Over three weeks of practice, travel and press conferences – where they have had fewer places to hide than on the field, making them the most exhausting exercise of all – Australia arrive in Ranchi with … a clean slate. The T20I series stands 0-0, and the format is such that one player having a good day can change everything. Or enough things. Given his luck, Steven Smith will probably settle for waking up on the right side of the bed.
India, meanwhile, have … well, let’s put it this way, their Man of the Series in the ODIs was both caught and run-out off the same ball and yet welcomed back to the crease to resume batting. The change in format is unlikely to adversely affect them, though they may want to revisit their methods. Building an innings gradually, taking as little risk as possible, took them to the semi-final of a home World T20 but no further. Brute force is the way to go, as West Indies have often shown.
Following that template could be the best way forward for Australia too, although whether they are in the mindset to do so is a different matter. In assessing a spate of collapses, former opener Justin Langer said the players aren’t looking forward to being in the middle and upon landing in Ranchi, the acting head coach David Saker admitted “a lot of them are playing a little bit scared”.
The visitors’ frankness – nearly everyone that has spoken publicly has put their hands up and admitted fault – is admirable. But they would desperately want to sit in that chair or stand up to a mic and get asked slightly more pleasant questions.
Conditions were bleak in Ranchi on the eve of the India-Australia T20I © ESPNcricinfo Ltd
In the spotlight
This year, Daniel Christian has two T20 titles, and a runners-up medal. He was adept at clearing the boundary as soon as he stepped out to bat and a few tweaks made to his bowling ahead of the 2016-17 Big Bash League also helped him regain some of his lost pace. Whether all that will help him cut it in international cricket again – he hasn’t played a T20I since April 2014 – remains to be seen.
“The only thing that is not happy that I am still playing is my body,” said Ashish Nehra. Now if he is able to get into the XI with his 38-year-old-held-together-by-duct-tape frame, when India have Bhuvneshwar Kumar, Jasprit Bumrah and Hardik Pandya as seam-bowling options, we will have proof that age really ain’t nothin but a number. Or that the team management simply wants to rest their frontliners.
India might want to retain their first-choice XI, because the six-day break between the ODI and T20Is might have helped refresh them a bit, but KL Rahul, Axar Patel and Ashish Nehra will be pushing for spots.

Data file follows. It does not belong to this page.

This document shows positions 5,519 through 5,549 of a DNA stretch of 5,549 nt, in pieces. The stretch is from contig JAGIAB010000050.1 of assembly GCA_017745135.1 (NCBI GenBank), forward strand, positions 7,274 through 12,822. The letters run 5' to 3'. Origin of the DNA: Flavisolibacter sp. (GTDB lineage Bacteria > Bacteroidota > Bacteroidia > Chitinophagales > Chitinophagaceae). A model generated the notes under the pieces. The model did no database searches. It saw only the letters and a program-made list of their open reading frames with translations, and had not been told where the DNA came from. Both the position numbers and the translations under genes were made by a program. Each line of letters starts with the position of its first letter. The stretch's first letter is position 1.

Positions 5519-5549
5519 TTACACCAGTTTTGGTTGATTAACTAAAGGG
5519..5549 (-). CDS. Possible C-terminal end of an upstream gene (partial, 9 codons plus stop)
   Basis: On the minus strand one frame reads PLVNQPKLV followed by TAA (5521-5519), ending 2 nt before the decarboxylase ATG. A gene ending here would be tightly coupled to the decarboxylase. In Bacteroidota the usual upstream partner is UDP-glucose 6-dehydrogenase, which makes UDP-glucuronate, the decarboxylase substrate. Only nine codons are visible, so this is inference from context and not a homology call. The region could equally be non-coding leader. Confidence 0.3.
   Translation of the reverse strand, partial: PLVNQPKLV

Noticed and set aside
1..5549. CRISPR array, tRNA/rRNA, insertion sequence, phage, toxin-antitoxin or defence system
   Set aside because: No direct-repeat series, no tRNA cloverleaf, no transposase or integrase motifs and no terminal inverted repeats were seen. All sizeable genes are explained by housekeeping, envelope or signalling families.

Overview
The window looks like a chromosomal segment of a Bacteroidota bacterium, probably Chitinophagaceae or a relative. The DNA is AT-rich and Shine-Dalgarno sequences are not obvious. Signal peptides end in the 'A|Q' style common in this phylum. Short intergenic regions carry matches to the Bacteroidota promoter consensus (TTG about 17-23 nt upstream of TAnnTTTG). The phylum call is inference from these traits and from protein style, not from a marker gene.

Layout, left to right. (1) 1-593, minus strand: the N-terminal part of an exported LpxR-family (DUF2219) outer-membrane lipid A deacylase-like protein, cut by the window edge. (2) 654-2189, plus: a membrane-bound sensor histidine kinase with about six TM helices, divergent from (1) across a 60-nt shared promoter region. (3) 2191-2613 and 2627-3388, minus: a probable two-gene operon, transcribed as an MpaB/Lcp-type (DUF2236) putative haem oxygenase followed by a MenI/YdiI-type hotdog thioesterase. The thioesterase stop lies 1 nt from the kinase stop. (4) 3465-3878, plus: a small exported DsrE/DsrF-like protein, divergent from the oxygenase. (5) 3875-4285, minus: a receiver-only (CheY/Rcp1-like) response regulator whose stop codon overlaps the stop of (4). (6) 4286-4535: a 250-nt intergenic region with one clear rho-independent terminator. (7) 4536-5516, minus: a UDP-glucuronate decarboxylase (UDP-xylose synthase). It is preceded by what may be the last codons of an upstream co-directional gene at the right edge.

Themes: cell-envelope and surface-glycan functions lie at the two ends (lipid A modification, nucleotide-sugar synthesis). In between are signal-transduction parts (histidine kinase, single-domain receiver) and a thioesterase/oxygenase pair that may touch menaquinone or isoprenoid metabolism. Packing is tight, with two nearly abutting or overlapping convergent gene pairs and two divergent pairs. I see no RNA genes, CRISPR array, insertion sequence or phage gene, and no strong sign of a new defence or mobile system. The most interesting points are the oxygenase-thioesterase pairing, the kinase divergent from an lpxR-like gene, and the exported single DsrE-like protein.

India (probable) 1 Rohit Sharma, 2 Shikhar Dhawan, 3 Virat Kohli (capt), 4 Manish Pandey/KL Rahul, 5 Kedar Jadhav, 6 MS Dhoni (wk), 7 Hardik Pandya, 8 Kuldeep Yadav/Axar Patel, 9 Yuzvendra Chahal, 10 Ashish Nehra/Bhuvneshwar Kumar, 11 Jasprit Bumrah
There is a chance for as many as four new players in the Australian XI who do not bear the scars of the ODI series loss – Moises Henriques (if Glenn Maxwell remains out of favour), left-arm quick Jason Behrendorff, allrounder Dan Christian and Tim Paine, the only specialist wicketkeeper.
Australia (probable) 1 David Warner, 2 Aaron Finch, 3 Steven Smith (capt), 4 Travis Head, 5 Moises Henriques/Glenn Maxwell, 6 Dan Christian, 7 Tim Paine (wk), 8 Nathan Coulter-Nile, 9 Adam Zampa, 10 Kane Richardson, 11 Jason Behrendorff
Pitch and conditions
Heavy rain around the vicinity of the stadium in Ranchi meant the pitch spent some time under covers. More of the same is forecast on match-day afternoon.
Stats and trivia
- The average first-innings score over the last five T20s at the JSCA stadium is 161
- Australia have played only three T20Is in 2017 – all against Sri Lanka at the start of the year, while the first team was in India preparing for a Test series
- The last time India lost a T20I to Australia was in the 2012 World T20.
“It’s always great fun playing alongside him. He has got plenty of experience to share and is very helpful. As a youngster, I keep asking him questions and seek his advice. The team atmosphere also becomes very good with his presence, so it’s very nice to see him back”
India seamer Jasprit Bumrah on Ashish Nehra’s return.
Alagappan Muthu is a sub-editor at ESPNcricinfo
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Source: ESPN Crickinfo